HL Deb 30 July 1963 vol 252 cc1035-7

My Lords, these Regulations, if your Lordships approve them, will determine the content of the accounts which companies that advertise for deposits from the public will prepare for the Registrar of Companies, the Board of Trade and the companies' depositors and prospective depositors. The accounts are required so that all concerned shall have ready access to material which will enable them to assess the state of a company's financial affairs and, if they are prospective or present depositors, to decide whether the company is one with which they can in their judgment safely entrust or continue to entrust their money. If the accounts are to serve this purpose they must be up to date and they must be informative. The Act itself ensures that the accounts will be up to date by providing that in general they shall be published within three months of the end of the period to which they relate, and by providing that the annual audited accounts shall be supported by interim accounts covering a period of six months. These regulations which are now before your Lordships seek to ensure that the accounts will be informative.

The Companies Act sets out, in some ten sections and in the Eighth Schedule the information which directors are required to include in the accounts they lay before their companies in general meeting. Nearly the whole of this information is as relevant to the interests of the depositors with a company as it is to the company's members. The Regulations therefore begin by applying to the accounts required under the Protection of Depositors Act virtually the whole of the accounting provisions of the Companies Act. I shall deal only with a few of the details, but if any noble Lord has any questions I shall try to answer them afterwards.

The provisions are applied with certain modifications and exceptions. They do little more than is made necessary by the essential differences between the accounts required by the two Acts. Where the Companies Act refers to a financial year the Regulations refer to the period to which the accounts relate; where the Companies Act requires accounts for one year to give for purposes of comparison figures for the previous year the Regulations, as they apply to interim accounts covering six months as well as to annual accounts, permit the figures given for comparison in interim accounts to be either those from the last annual accounts or those from the last interim accounts.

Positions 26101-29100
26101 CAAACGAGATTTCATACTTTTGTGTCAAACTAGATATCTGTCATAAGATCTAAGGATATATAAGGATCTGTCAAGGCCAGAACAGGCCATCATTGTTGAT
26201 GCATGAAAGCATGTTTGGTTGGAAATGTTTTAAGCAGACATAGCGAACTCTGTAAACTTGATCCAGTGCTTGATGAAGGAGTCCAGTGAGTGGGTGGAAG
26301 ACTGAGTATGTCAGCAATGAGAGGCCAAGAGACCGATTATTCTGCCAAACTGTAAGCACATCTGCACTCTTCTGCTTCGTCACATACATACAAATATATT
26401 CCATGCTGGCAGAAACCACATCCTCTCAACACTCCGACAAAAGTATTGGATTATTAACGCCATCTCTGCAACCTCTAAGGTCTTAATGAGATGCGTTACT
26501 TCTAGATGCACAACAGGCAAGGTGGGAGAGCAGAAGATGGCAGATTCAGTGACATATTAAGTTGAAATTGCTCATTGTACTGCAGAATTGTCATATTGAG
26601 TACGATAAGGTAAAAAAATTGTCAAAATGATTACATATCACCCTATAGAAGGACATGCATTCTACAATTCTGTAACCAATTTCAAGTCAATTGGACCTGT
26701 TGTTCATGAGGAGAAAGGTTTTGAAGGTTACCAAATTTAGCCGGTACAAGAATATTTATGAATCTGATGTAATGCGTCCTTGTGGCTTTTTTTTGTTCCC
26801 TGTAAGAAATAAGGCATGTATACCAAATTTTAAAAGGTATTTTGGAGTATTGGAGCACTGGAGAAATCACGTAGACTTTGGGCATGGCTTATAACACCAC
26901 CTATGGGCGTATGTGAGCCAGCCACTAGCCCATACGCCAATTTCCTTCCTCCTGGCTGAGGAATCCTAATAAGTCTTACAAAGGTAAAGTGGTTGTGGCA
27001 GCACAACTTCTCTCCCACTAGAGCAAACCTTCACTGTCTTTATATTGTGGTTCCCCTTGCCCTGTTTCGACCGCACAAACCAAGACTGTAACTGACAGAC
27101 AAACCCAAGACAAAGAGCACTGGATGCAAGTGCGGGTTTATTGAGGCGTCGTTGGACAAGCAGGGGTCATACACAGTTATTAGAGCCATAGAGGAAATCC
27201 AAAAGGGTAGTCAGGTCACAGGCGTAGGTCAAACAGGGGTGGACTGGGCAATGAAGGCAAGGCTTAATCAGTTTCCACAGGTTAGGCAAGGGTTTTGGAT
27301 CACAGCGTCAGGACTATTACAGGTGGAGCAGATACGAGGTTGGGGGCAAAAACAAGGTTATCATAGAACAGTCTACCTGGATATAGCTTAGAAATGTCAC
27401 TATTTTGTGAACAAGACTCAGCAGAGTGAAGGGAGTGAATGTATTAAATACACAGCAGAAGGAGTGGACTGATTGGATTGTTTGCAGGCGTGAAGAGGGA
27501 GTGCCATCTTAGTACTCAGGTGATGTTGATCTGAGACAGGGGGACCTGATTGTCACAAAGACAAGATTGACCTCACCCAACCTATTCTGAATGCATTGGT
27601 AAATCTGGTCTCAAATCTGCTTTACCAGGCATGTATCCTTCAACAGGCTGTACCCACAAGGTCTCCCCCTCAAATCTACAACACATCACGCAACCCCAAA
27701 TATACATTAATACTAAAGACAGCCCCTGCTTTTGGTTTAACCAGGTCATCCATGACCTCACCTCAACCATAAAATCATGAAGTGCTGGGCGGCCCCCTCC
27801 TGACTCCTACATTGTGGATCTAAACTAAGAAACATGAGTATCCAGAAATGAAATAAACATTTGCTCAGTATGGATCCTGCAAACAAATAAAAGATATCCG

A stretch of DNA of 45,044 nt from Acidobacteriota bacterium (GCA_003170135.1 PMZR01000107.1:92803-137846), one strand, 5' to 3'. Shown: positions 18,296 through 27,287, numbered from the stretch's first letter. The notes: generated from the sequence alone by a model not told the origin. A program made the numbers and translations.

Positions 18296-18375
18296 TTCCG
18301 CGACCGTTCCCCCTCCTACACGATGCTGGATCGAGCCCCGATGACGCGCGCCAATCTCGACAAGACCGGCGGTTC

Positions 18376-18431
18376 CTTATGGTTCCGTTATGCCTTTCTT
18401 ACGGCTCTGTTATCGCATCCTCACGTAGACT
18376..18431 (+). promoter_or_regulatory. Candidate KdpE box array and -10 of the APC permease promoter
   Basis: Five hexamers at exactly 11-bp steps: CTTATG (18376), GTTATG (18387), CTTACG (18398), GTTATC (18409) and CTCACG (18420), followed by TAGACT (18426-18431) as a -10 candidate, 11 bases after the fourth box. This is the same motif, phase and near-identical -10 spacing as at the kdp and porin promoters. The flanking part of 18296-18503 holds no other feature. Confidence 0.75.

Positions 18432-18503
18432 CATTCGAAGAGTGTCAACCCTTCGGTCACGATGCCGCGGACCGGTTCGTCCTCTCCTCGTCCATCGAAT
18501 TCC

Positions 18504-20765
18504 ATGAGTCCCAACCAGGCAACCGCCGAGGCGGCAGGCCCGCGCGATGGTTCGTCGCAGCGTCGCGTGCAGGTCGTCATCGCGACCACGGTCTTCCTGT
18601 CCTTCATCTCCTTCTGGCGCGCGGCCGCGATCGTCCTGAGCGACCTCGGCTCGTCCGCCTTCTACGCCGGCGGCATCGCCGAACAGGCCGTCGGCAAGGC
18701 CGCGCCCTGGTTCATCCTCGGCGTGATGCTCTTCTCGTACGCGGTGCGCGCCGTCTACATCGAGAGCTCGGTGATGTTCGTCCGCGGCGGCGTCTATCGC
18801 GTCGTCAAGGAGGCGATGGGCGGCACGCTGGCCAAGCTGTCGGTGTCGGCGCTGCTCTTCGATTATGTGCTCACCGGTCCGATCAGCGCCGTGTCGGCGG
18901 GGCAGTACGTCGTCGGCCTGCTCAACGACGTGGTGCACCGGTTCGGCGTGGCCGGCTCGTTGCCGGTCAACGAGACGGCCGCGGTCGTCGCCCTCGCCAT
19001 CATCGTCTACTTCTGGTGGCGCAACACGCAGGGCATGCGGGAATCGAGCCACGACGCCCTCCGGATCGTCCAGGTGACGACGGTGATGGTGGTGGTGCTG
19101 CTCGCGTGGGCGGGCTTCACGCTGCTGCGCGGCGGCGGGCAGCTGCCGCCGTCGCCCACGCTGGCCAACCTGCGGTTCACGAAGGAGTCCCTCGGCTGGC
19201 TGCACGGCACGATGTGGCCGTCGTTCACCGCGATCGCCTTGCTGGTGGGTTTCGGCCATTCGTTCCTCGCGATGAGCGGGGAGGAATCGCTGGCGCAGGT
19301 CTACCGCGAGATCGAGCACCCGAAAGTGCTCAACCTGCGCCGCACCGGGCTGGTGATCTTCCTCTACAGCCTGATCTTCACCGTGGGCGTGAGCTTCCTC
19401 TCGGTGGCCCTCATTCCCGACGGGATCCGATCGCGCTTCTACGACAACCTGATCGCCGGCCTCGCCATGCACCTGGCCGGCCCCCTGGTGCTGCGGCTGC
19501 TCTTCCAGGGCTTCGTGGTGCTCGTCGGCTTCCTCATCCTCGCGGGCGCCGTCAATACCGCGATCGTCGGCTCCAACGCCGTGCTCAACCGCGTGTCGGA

I now come to the most important part of these Regulations. The fact that they apply to a particular class of companies—those that seek deposits—makes it both possible and desirable to provide for the accounts to contain information additional to that required by the Companies Act. This is effected by Regulations 2 and 3 and Schedule 2. The first requirement in Part I of the Schedule is that a company should give information about the amount of money deposited with it at the balance sheet date, the periods after which the deposits become repayable, and the amount payable as interest to depositors in the period to which the accounts relate.

The second requirement is for information about those of a company's assets which derive from what in these Regulations are called instalment credit agreements. That is, hire-purchase agreements, credit sale agreements, and loans repayable in instalments at intervals not exceeding three months. A company is required to state the amount receivable at the balance sheet date under instalment credit agreements it has entered into or has had assigned to it. In order that the amount so stated should give as accurate an indication as possible of the company's position, it is to be stated after provision has been made for bad and doubtful debts; and for the same reason the company must show what part of it, if any, is revenue which at the balance sheet date had not then been earned.

Regulation 3 and Part 2 of Schedule 2 apply only to companies a substantial part of whose activities consists of dealing in property. Regulation 5 provides for certain statements from directors. The first two of these statements about the main activities of the company during the period covered by the accounts, are relevant to Section 12 of the Act which places on a company obligations towards its depositors if, after describing one activity in its advertisements for deposits, it thereafter carries on some other activity. The third statement, about the value at which the current assets shown in the balance sheet could be realised in the ordinary course of business, is a stricter version of a similar provision in the Companies Act. Finally, I would mention Regulation 6 and Schedule 3 which require from the auditors a report on much the same lines as one made under the Companies Act. I beg to move that these Regulations be approved.

Moved, That the Protection of Depositors (Accounts) Regulations, 1963, be approved.—(Lord Derwent.)

On Question, Motion agreed to.